Sentencing for Miss. judicial bribery case extends to second day

Published 4:35 pm Friday, August 3, 2007

Convicted Gulf Coast attorney Paul Minor struggled to hold back tears Thursday as character witnesses testified about how he has helped his country, his community, his clients and his family over the years.

Minor and two former judges from Harrison County, Wes Teel and John Whitfield, will be back in federal court Friday for the second day of their sentencing hearing in a judicial bribery case. The three were convicted in March.

Minor was found guilty on charges ranging from racketeering to bribery. He faces up to 95 years in prison.

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Teel and Whitfield were found guilty of mail fraud and bribery for accepting the bribes. Teel faces up to 25 years in prison, and Whitfield faces up to 50 years.

U.S. District Judge Henry T. Wingate is considering letters and testimony from supporters of the three men.

Minor’s father is longtime Mississippi political journalist Bill Minor, who is 85.

“Thinking of the possibility that I could die with him in prison — it haunts me so bad that I can’t sleep many nights,” Bill Minor told Wingate from the witness stand.

Jim Watkins, a petroleum engineer from Houston, Texas, testified about how he and Paul Minor served together as U.S. Army intelligence officers for a year during the Vietnam War, service for which Paul Minor was awarded a Bronze Star.

“He protected my back in Vietnam, and I’m more than happy to do the same for him today,” Watkins said.

Attorneys for Teel and Whitfield did not call character witnesses to testify. Instead, each made a 15-minute video presentation to the court.

Whitfield’s video showed a montage of photos — him in the roles of Eagle Scout, father and judge — as Ray Charles’ rendition of “America” played in the background.

Teel’s video was an interview of Teel and his wife, Myrna, talking about her multiple sclerosis.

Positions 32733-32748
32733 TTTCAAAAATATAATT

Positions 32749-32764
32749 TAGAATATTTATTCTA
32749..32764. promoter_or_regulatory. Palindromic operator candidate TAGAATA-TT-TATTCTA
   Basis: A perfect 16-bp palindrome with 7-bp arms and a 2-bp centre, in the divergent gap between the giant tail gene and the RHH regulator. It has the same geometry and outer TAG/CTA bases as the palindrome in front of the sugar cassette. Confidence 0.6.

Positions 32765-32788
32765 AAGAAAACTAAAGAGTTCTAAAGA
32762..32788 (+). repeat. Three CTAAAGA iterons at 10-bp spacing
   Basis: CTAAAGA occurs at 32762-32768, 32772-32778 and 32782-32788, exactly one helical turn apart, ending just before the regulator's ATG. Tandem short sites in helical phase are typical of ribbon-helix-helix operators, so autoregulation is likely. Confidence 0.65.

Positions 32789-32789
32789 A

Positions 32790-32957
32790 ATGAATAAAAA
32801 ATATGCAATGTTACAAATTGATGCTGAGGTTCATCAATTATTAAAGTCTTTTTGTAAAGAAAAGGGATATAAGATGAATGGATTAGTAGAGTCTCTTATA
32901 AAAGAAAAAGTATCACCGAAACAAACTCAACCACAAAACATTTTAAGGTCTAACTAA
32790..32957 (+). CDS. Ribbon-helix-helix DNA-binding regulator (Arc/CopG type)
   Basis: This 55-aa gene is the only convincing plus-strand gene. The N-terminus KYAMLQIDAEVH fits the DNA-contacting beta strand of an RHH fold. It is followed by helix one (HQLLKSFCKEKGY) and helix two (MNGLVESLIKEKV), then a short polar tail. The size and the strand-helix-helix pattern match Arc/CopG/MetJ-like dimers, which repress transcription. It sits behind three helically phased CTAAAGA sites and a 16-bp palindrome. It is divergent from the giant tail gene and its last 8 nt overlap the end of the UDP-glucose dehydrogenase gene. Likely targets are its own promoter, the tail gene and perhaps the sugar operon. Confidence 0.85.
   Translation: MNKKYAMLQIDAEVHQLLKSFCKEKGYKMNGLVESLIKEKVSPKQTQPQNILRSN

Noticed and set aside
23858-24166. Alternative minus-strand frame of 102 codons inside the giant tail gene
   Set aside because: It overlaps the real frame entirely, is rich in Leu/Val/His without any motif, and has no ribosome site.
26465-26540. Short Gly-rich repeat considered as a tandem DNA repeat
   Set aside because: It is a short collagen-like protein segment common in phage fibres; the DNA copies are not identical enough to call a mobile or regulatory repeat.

“If he weren’t here to take care of me, I don’t know what I would do,” Myrna Teel said in the film.

Paul Minor, who had amassed a fortune from asbestos, tobacco, medical malpractice and car safety litigation, appeared in court Thursday in an orange jumpsuit from the Madison County jail, where he has been held since September after Wingate found he had violated terms of bond by drinking excessively and not abiding by terms of his house arrest.

Wingate granted a request by Paul Minor’s high-profile Washington attorney, Abbe Lowell, to have shackles removed from Minor’s hands so Minor could assist Lowell during the hearing.

Minor was first accused of bribery in 2003. At that time, he was also accused of bribing Mississippi Supreme Court Justice Oliver Diaz Jr.

Diaz was tried with Minor, Whitfield and Teel in U.S. District Court in Jackson in 2005. A jury cleared Diaz of all charges and deadlocked on some charges against the other three. Diaz was among those sitting in the courtroom behind Minor’s family to watch the sentencing hearing Thursday.

With Diaz out of the case, the others were tried again and convicted of all 11 counts in the indictment.

Minor was convicted of guaranteeing $140,000 in loans to Whitfield in 1998, then using cash, a third party and a backdated promissory note to try to conceal the fact that Minor paid off the loan. Whitfield awarded Minor’s client $3.6 million in a lawsuit. The Mississippi Supreme Court later reduced the award to $1.6 million.

Minor was also accused of guaranteeing a loan of $24,500 to Teel the same year. Prosecutors said Teel forced through a $1.5 million settlement in one of Minor’s cases before his court.

Minor acknowledged guaranteeing loans for Teel and Whitfield, but claimed he was only helping friends who had fallen on hard times and that he expected nothing in return.

After their convictions, Whitfield and Teel were allowed to walk out of court on appeal bonds.